By Michael Hogan and Jonathan Saul
HAMBURG/LONDON (Reuters) - Libya's rebels have bought close to 100,000 metric tones of wheat and flour in recent weeks, the first major commercial food deals done by those fighting to overthrow Muammar Gaddafi, trade sources said.
They said food consignments were being routed mainly by land through Egypt and Tunisia, with little coming in by sea as ship owners remained reluctant to risk their vessels.
Sources said Qatar and possibly the United Arab Emirates were providing the financing, enabling the rebels to do deals.
"It is very hard to say how much has been imported, I would guess something a little under 100,000 metric tones," one grain trader said. "I have booked a large number of contracts for Russian bagged wheat flour for June-August shipment."
Another trader said: "I think the rebels have taken about 50,000 metric tones of wheat and 50,000 metric tones of flour in recent weeks."
Libya was a big importer of food before fighting interrupted supply chains.
Traders said rebels in eastern Libya had bought flour from Russia and the European Union, and wheat had been purchased from producers including France, Serbia and Ukraine. They said the Transitional National Council (TNC), based in the eastern held city of Benghazi, was making the purchases.
"European banks are currently unwilling to confirm letters of credit for the government side but are willing to work with the rebel side," another European dealer said. "Often the word Libya does not appear on the bank documents."
"The rebels seem to have enough money to pay, with people speculating this comes from their oil sales or a supportive government."
Food buying by rebels had been hampered by the difficulty of trading and gaining payment from an unrecognized entity, coupled with uncertainty over sanctions on Gaddafi.
Traders said purchases were routed via private companies set up in Tunisia, Egypt, Italy and elsewhere. These firms had arranged finance with European banks for the deals.
A trade source said European food traders were also being encouraged to trade with the rebels.
"Some rebel-friendly governments have been suggesting to their domestic traders to engage," the source said.
Last week Germany recognized the TNC as Libya's sole legitimate representative, joining five other EU countries including Spain.
"The rebels aren't controlled by Gaddafi interests, so they can buy, sell and contract with whoever they want," said Philip Roche, a partner with law firm Norton Rose.
"Where a ship calls at an eastern rebel controlled port, these are not subject to any restrictions, presumably because the EU believes that all Gaddafi interest and control has been extinguished, even though technically the corporate ownership of the port may not have changed since pre-rebellion days."
Commercial food deals with Gaddafi entities were tougher to carry out in contrast to aid, which was simply donated.
"It will be difficult to find a bank that will provide letters of credit or handle funds coming out of Libya," Roche said.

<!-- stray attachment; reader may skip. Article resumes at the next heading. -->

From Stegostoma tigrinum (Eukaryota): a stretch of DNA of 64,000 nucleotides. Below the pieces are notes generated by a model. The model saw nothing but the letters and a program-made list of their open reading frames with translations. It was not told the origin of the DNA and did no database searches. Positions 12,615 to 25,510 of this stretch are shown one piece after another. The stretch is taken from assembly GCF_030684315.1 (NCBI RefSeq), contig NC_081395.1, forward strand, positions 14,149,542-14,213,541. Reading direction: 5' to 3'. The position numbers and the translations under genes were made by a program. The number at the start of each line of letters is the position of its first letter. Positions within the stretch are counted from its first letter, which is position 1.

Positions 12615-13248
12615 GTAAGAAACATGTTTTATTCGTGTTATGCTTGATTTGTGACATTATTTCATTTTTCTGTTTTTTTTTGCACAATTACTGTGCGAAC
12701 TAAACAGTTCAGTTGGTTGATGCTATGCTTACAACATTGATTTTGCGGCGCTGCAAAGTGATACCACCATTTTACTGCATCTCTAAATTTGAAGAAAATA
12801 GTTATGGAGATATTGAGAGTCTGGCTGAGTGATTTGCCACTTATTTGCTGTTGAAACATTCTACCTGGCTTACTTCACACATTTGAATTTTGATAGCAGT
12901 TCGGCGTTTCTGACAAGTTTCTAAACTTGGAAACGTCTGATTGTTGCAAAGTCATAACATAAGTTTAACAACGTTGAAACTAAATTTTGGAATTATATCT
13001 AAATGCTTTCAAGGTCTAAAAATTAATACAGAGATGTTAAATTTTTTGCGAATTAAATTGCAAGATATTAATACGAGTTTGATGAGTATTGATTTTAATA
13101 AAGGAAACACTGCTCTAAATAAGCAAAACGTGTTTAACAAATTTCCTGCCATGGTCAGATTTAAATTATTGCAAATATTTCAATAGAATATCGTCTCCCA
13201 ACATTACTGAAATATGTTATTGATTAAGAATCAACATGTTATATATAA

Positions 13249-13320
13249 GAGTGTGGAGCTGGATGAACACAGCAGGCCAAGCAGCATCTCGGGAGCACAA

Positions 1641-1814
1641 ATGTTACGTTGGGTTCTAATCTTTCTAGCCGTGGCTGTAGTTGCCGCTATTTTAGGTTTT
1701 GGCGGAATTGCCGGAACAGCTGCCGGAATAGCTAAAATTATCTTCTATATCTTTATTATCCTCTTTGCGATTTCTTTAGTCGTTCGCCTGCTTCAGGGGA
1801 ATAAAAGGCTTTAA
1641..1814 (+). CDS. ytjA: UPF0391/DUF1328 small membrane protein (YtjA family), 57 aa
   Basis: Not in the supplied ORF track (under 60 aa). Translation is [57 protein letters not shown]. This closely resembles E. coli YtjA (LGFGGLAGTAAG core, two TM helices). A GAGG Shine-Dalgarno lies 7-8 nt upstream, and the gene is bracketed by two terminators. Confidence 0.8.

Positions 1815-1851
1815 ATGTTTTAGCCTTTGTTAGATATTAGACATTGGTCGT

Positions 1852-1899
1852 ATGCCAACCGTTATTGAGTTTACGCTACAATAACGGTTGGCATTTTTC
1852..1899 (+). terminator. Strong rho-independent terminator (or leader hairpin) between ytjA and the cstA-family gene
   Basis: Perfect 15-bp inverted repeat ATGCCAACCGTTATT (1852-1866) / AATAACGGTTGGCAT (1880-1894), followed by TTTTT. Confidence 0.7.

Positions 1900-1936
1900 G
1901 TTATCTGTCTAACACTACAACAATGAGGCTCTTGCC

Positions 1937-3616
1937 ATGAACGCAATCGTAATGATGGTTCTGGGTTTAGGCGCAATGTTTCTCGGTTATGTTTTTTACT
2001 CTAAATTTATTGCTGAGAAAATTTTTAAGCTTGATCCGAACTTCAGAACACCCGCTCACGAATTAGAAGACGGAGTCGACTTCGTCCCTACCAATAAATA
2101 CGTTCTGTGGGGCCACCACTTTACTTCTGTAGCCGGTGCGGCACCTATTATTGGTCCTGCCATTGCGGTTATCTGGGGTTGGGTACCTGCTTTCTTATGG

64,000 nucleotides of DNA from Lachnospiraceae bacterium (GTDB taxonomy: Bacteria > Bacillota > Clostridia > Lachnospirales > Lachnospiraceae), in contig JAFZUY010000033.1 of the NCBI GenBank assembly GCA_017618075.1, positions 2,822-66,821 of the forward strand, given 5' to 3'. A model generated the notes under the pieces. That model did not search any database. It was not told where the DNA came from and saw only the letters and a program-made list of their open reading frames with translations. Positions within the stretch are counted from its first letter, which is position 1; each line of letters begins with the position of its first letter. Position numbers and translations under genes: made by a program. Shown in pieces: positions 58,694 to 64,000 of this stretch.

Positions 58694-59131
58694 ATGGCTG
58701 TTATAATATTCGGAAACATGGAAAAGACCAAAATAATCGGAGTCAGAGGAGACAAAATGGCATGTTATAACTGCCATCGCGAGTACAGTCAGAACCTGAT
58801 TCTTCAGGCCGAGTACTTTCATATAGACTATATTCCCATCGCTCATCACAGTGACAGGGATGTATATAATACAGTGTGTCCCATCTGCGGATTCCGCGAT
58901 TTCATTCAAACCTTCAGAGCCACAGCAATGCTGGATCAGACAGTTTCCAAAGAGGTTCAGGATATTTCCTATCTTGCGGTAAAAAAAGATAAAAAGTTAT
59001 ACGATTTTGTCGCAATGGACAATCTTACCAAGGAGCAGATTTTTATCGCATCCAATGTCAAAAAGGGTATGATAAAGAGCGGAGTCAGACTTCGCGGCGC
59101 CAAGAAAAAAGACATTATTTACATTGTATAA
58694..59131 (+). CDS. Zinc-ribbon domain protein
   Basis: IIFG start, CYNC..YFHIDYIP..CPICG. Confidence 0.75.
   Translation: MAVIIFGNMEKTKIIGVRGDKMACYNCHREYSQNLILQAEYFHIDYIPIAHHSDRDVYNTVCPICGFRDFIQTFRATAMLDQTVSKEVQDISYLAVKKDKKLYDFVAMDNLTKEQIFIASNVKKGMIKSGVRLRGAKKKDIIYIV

"One would have to get licenses in place and it could be quite tricky depending on who is behind the Libyan importer. Commercial contracts for foodstuffs (with Gaddafi entities) are going to be much more difficult."
Qatar has been at the forefront of assisting the rebels. The UAE this month became the only other Arab state after Qatar to recognize the rebels as Libya's sole legitimate representative.
Western states including the EU have offered to help. Washington, which took a leading role in securing a U.N.-backed no-fly zone over Libya, has promised more aid and offers of loans to keep the rebels afloat.
Libya's rebel oil chief has accused the West of failing to keep up its promises to deliver urgent financial aid, saying his authority had run out of cash completely. Earlier this month the former foreign minister said rebels needed $3 billion to cover food supplies and salaries for the next four months.
Libya's seaborne trade continues to remain virtually paralyzed and vital oil exports have shut down.
"The security situation in Libya remains very volatile," said Jakob Larsen, maritime security officer with BIMCO, the world's largest private shipowners' association.
"For commercial shipping, the stakes are raised in that the total cost of trading on Libyan ports is heightened not least because of the war risk added premiums, and furthermore there is a heightened physical risk due to the ongoing fighting."
The World Food Program (WFP) said it had sent over five ships with aid into Benghazi, which was fully operational.
"We are hoping that getting all of our food shipments through the port of Benghazi will encourage commercial liners to send their ships to the port," said WFP spokeswoman Abeer Etefa.
The U.N. agency, which has provided food assistance to over 500,000 people affected by conflict in Libya, said there were growing concerns about access to food inside the country especially in areas heavily affected by fighting where the price of many food commodities had more than doubled.
"The problem is the replenishment of food stocks especially basic items," said Etefa, who spent 10 days in east Libya earlier this month. "If hunger is looming in Libya, it will be first in the western parts of the country and then in the east."
(Additional reporting by Valerie Parent in Paris)
(Writing by Jonathan Saul)
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